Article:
Date of Award
Doctor of Philosophy
James H. Oliver
Users of virtual reality systems often need to navigate to distant parts of the virtual environment in order to perform their desired tasks. Unfortunately, physical space restrictions as well as tracker range limitations preclude the use of fully natural techniques for navigation through an infinite virtual environment. This necessitates the use of a locomotion interface, and the closer that interface matches the analogous real world actions, the easier it will be for the user. Unnatural techniques require cognitive effort on the part of the users. Many authors have attempted to address this problem by creating locomotion interfaces and techniques that more closely approximate real world counterparts to the extent possible. In addition to requiring these unnatural movements, current virtual reality systems are incapable of providing the high-fidelity sensory feedback used to guide real-world movements. This may cause users to resort to more cognitively demanding strategies.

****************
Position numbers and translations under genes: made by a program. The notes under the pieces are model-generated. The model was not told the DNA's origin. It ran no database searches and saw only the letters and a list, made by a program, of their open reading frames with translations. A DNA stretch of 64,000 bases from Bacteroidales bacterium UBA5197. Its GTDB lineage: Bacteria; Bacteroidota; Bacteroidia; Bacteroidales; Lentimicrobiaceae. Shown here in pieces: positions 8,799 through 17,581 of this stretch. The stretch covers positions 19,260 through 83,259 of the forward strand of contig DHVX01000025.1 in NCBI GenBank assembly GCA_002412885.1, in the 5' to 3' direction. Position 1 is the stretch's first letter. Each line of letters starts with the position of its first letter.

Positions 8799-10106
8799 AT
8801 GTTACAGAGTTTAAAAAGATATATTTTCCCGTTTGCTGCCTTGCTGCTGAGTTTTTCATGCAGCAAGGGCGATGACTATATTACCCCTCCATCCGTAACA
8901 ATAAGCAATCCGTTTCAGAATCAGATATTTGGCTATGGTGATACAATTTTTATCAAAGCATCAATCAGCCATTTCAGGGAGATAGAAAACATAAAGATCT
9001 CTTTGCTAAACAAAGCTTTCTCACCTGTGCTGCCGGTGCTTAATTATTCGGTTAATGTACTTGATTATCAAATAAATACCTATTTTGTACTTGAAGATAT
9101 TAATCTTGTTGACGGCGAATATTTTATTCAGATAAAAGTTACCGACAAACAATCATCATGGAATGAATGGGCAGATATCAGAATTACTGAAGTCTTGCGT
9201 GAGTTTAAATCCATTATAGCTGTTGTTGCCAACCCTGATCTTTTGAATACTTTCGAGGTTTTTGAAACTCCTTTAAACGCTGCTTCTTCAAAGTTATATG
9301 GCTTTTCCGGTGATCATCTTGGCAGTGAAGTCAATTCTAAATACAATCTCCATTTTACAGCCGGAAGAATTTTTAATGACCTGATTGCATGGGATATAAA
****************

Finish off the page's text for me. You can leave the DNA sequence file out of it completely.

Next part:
There is a large body of research in the psychology domain regarding the structure of cognitive resources. In particular, Baddeley's multi-component model of working memory describes a separation between the resources used for verbal and non-verbal storage and processing. It is likely that semi-natural locomotion techniques require some of these resources, which will then be unavailable for concurrent tasks. A pair of studies was conducted, investigating the cognitive resource requirements of several atomic locomotion movements by manipulating the user interface and field of view. The results indicate that semi-natural locomotion interfaces generally require a user's spatial cognitive resources. Based on the conclusions from the working memory studies, an adaptive system was designed that can learn how to adjust parameters of the locomotion technique according to a user's present cognitive task load.
Marsh, William, "Identifying and mitigating the cognitive implications of semi-natural virtual locomotion techniques" (2012). Graduate Theses and Dissertations. 12398.